However, there are certain operational facets within financial institutions that are especially vulnerable, including:

  • Policies and Procedures: Foundational to bank processes, these can become obsolete without frequent review and updating, rendering them misaligned with current product and service offerings and any variations in the manner in which they are being provided, as well as with the contemporary regulatory environment.
  • Risk Assessments: If relying on legacy systems or methodologies that are not aligned with the current applicable risk criteria, these may omit new threats.
  • Customer Due Diligence: If using stale or inconsistent client file information or customer risk profiles (for example, following mergers or customer acquisitions), customer due diligence processes can leave institutions exposed.
  • Systems and Governance Frameworks: If outmoded, these can create gaps in transactional oversight, internal and external reporting, and supervision, among other areas.

How Can Financial Institutions Combat Compliance Complacency?

For financial institutions to genuinely counteract compliance complacency, they need to cultivate holistic, ongoing review, enhancement, and governance strategies. These strategies include periodically performing the following activities:

  • Reviewing policies and procedures, assessment methodologies, databases, automated tools, controls, monitoring, and testing to align with the current customer profiles and business activities of the bank.
  • Clearly defining and periodically refining risk and compliance roles and responsibilities.
  • Reviewing and enhancing the monitoring and reporting used to detect and align with current and emerging risks.
  • Providing refresher training to help ensure that staff is educated as to market and industry developments.
  • Performing quality control assessments for even the most seasoned staff members to prevent slippage in quality.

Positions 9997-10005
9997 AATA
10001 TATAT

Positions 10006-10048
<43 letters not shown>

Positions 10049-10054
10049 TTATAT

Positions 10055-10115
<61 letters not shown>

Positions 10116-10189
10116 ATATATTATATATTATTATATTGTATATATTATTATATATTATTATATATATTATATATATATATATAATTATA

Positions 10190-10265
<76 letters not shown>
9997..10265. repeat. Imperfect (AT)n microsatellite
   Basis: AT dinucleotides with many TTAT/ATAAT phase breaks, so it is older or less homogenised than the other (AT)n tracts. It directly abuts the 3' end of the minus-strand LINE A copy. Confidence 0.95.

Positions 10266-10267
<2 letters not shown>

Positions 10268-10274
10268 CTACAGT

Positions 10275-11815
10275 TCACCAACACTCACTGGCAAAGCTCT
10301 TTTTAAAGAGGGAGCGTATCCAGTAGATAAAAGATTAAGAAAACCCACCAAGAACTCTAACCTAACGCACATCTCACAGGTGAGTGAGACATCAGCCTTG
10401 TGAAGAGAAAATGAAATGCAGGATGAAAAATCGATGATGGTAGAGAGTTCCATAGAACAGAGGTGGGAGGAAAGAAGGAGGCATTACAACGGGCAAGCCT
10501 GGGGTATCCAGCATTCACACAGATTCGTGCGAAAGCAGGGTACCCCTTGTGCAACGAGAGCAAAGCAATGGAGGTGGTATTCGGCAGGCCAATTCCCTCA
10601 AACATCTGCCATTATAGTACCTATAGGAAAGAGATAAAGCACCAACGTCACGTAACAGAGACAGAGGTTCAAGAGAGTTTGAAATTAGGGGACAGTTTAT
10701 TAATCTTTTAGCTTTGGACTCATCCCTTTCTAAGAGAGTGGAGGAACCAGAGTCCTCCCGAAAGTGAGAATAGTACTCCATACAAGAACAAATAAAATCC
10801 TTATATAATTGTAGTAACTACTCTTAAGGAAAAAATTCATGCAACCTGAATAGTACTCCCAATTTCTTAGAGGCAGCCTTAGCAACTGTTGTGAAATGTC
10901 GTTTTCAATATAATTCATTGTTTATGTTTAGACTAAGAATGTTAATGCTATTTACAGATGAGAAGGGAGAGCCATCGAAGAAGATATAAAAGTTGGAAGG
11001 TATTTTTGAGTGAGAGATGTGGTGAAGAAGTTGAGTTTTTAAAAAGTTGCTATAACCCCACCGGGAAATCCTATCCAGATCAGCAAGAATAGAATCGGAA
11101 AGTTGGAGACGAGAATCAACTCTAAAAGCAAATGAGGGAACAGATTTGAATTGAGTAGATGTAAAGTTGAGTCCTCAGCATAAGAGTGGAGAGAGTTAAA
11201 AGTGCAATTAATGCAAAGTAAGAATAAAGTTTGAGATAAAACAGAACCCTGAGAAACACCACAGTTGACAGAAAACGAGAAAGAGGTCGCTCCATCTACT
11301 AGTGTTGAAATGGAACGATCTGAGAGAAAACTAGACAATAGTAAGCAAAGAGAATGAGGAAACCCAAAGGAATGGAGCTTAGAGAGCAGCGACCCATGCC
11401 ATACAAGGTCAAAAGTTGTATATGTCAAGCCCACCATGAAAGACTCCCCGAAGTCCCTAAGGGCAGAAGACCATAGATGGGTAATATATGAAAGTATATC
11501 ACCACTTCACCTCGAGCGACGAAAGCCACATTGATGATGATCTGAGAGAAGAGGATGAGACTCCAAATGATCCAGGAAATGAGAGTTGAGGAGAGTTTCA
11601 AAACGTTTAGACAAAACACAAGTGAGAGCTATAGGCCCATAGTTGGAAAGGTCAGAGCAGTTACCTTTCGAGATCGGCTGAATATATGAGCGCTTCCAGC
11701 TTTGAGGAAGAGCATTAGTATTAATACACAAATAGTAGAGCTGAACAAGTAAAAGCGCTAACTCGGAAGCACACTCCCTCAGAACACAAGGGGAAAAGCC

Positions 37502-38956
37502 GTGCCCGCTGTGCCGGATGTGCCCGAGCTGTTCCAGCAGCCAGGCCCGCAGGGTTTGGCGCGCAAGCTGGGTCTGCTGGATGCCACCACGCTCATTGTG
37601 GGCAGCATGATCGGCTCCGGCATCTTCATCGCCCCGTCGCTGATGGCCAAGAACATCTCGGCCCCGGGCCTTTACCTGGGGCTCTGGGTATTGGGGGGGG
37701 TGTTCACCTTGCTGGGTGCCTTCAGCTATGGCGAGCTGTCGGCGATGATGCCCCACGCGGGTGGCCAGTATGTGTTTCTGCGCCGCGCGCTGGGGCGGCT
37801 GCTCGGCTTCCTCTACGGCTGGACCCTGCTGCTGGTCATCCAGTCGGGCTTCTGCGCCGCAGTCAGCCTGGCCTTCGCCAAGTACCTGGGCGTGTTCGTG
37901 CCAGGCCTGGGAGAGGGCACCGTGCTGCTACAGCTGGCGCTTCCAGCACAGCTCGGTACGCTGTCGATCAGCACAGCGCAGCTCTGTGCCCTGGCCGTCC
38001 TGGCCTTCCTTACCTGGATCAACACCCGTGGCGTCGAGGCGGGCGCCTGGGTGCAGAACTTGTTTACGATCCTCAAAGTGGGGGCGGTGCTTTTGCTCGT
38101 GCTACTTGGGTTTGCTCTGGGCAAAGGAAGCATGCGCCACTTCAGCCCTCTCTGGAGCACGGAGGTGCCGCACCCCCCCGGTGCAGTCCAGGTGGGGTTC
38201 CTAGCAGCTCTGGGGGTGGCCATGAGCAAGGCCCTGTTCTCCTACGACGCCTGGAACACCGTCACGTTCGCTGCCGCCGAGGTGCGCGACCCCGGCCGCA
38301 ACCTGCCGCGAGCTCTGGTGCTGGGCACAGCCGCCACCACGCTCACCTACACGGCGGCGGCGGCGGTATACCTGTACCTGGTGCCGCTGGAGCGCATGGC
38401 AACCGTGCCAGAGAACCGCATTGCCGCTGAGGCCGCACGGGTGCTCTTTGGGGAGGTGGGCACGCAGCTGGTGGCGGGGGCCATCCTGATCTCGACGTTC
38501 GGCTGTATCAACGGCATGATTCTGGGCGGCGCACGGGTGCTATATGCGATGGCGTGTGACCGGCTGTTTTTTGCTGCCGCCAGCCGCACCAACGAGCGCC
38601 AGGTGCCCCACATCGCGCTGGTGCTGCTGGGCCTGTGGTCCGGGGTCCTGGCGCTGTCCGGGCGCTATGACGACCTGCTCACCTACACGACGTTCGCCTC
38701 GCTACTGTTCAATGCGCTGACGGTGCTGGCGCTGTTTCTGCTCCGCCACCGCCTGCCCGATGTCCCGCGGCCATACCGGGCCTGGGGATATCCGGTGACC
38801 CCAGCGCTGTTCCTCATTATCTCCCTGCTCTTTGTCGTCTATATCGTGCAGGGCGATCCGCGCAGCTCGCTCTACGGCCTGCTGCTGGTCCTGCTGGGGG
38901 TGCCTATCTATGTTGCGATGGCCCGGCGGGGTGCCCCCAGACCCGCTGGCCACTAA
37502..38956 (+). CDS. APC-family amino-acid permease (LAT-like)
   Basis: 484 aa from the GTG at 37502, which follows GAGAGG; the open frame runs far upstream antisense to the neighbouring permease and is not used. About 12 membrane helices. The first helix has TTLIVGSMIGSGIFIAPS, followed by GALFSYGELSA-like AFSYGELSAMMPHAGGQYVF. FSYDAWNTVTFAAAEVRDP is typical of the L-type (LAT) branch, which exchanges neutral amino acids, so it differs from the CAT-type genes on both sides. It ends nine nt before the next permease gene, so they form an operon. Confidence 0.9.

• Rotating and cross-training staff to incorporate new and varied perspectives.
  • Reviewing management information reporting and confirming that it aligns with the current customer profiles and business activities to provide management with meaningful data for risk governance purposes.
  • Reviewing the risk governance framework and supervisory structures to confirm that they align with the current business activities and business strategy of the bank.
  • Periodically providing briefings to the board of directors and management committees on new and emerging risks.
  • Engaging in regular communications with regulators.

Regular evaluations of all compliance mechanisms, irrespective of recent implementations or other successes, serve as a safeguard against complacency. An engaged leadership that fosters a culture of continuous improvement and external benchmarking is crucial. Continual staff training keeps teams aware of evolving regulatory norms, while also fostering institutional knowledge retention. Engaging with regulatory bodies, and leveraging insights and guidance provided by other governmental entities, such as the Department of Justice, enables institutions to align with regulatory expectations.


The ever-evolving world of financial compliance demands relentless vigilance. While historical successes provide valuable lessons, resting on these laurels is not an option. Institutions must actively guard against the allure of complacency, ensuring their unwavering commitment to risk management. This dedication is pivotal for institutions aiming to protect against financial misconduct and to preserve their operational integrity.


Richard Lee

Richard Lee is an Analyst at Treliant. At Treliant, Richard brings his expertise in transaction monitoring and client due diligence to bear in helping financial institutions comply with regulatory requirements and prevent financial crime.

Larry Candido

Larry Candido, Senior Director with Treliant, is a risk and compliance professional and business executive with over 25 years of in-house and consulting experience. Larry’s work has focused on developing, enhancing, and executing U.S., regional, and global compliance programs and risk management governance frameworks, and providing departmental, committee, and board-level…